A brief history of the fox eradication program

Proposed habitat specific distribution model for red foxes in Tasmania.

From: Sarre SD, MacDonald AJ, Barclay C, Saunders GR, Ramsey DSL. Foxes are now widespread in Tasmania: DNA detection defines the distribution of this rare but invasive carnivore. J Appl Ecol. 2012;50:459-68.


The European red fox (Vulpes vulpes) became established on mainland Australia after a series of introductions after 1845. It now exists as a widespread mainland population that contributes to the declining conservation status of some small to medium sized vertebrates.

On the 31st May 1998 the incursion of a single fox occurred in Tasmania. The fox, believed to have originated at Webb Dock in Melbourne, escaped a cargo vessel at the port of Burnie. The incident was corroborated by video footage and physical evidence of fox prints. However, given the incursion occurred outside the fox breeding season, a single fox at large did not constitute a realistic threat of a population establishing in Tasmania.

In 2001 the Tasmanian Parks and Wildlife Service announced that between 11-19 foxes had been deliberately released into the Tasmanian environment by known persons. Although the Tasmanian Police found no evidence to support this claim, a media campaign and dedicated phone hotline was established in order to encourage members of the public to report fox sightings and physical evidence of foxes. In the same year a number of examples of  opportunistically acquired and post mortem evidence were dismissed as hoaxes that used foxes sourced from the Australian mainland. However, some exhibits were believed by the Tasmanian government to be credible ‘hard evidence’ of an extant fox population, although none could be linked conclusively to the Tasmanian landscape.

A fox eradication program began in Tasmania during 2003 using poison baits in response to a growing belief that numerous foxes were present at multiple locations. This perception was based in part upon a large number of anecdotal sightings reported by members of the public in response to a growing media campaign.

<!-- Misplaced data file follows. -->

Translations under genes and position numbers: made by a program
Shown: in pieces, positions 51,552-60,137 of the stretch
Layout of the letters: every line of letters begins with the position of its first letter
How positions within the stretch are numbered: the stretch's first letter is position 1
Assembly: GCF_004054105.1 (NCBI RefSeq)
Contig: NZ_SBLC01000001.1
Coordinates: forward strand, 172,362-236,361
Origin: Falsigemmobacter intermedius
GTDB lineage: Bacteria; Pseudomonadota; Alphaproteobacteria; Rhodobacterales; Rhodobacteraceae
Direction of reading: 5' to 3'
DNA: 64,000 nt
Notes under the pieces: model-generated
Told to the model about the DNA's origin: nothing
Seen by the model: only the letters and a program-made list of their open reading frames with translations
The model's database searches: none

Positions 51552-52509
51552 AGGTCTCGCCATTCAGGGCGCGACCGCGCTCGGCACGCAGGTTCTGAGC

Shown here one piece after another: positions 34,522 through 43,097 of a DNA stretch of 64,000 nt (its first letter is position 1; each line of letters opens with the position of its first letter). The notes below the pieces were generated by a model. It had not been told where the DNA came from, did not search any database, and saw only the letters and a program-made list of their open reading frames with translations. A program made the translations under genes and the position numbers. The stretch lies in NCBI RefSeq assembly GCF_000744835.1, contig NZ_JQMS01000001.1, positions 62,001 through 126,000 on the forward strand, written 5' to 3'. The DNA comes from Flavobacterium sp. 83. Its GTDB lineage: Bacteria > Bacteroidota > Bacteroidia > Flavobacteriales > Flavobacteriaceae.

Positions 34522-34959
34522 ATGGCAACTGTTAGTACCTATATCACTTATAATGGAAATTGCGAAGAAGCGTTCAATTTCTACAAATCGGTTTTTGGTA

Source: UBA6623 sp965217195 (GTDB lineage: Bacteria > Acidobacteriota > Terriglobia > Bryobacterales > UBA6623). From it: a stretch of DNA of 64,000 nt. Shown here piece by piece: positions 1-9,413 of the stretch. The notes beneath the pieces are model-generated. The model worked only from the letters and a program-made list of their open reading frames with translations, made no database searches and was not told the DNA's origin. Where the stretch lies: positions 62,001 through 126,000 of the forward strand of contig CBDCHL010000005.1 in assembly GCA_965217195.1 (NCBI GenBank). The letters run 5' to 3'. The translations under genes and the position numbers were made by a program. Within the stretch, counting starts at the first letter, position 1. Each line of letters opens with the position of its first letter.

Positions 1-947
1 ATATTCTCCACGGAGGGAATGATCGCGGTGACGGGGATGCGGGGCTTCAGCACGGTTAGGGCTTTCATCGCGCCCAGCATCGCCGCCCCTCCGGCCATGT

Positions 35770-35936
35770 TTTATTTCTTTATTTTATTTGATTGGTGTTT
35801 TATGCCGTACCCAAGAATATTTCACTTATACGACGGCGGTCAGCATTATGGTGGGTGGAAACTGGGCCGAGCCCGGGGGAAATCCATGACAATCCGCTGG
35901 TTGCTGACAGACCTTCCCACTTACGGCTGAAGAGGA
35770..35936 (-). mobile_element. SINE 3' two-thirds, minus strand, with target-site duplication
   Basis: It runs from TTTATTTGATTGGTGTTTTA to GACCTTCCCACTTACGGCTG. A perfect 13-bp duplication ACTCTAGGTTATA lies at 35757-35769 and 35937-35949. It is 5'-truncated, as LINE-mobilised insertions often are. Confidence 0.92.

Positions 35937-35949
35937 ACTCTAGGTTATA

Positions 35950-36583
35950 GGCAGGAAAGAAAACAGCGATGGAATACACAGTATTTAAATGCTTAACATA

In the absence of data confirming the direct observation of living (‘extant’) foxes in the Tasmanian environment, by 2005 scat mtDNA became the most critical empirical evidence backing the hypothesis that foxes were present. Scat detection dogs were trained to locate specimens using large numbers of fox scats imported from mainland Australia. Attempts to identify species-specific mitochondrial DNA within fox scats located in Tasmania saw approximately 10,000 scats collected in total. In 2012, using 9 unspecified cases of opportunistically acquired post mortem evidence and 56 scats assumed to be fox positive (revising the 61 claimed to be fox positive in mid 2012), Sarre et al. at the University of Canberra’s Invasive Animal’s CRC produced a habitat-specific model of Tasmanian fox distribution and concluded that foxes were now widespread. The distribution of foxes was assumed to be associated with common flora and geomorphology that the authors believed should be targeted with more widespread and intense 1080 baiting.

A reality check on eradication success

The eradication of established invasive species on large land masses has rarely been achieved. Of some 1,129 attempts to eradicate plant and animal species worldwide approximately 97% were attempted on small islands with few successful examples existing for those approaching 1% (685 km2) of the Tasmanian landmass. The coypu (Myocastor coypus) in Britain is a rare example where a vertebrate pest of restricted occupancy has been eradicated from an area larger than this. Importantly, this was achieved given a capacity to survey the response of a target population to the eradication technique that had a known in situ efficacy. In contrast, the capacity to eradicate foxes is not encouraging. While foxes have been eradicated from islands up to 32 km2 in area in Western Australia (0.047% of the Tasmanian landmass) this was achieved by using aerial baiting with fresh meat baits containing 1080. When buried baiting, as used in Tasmania, was used on Phillip Island, Victoria  (0.15% of the Tasmanian landmass) its has yet to cause the eradication of foxes. In contrast with prior experience and reports of success relative to scale, the Tasmanian FEP’s claim is extraordinary. Without empirical data indicating either the effectiveness of their chosen eradication technique, or a proven means of detecting or monitoring the response of the putative population to lethal control, they currently claim to be capable of eradicating foxes on an unprecedented scale.

The eradication of the coypus in the UK (yellow) stands as a rare example of a program that succeeded the eradication of an established pest in a large landmass.

Sandro Bertolino (2006) Daisie Factsheet

Translocation of a single fox from Webb Dock in Melbourne to the Port of Burnie in 1998.

In 2001 the Tasmanian Parks and Wildlife Service claims that a malicious release of between 11-19 foxes had occurred.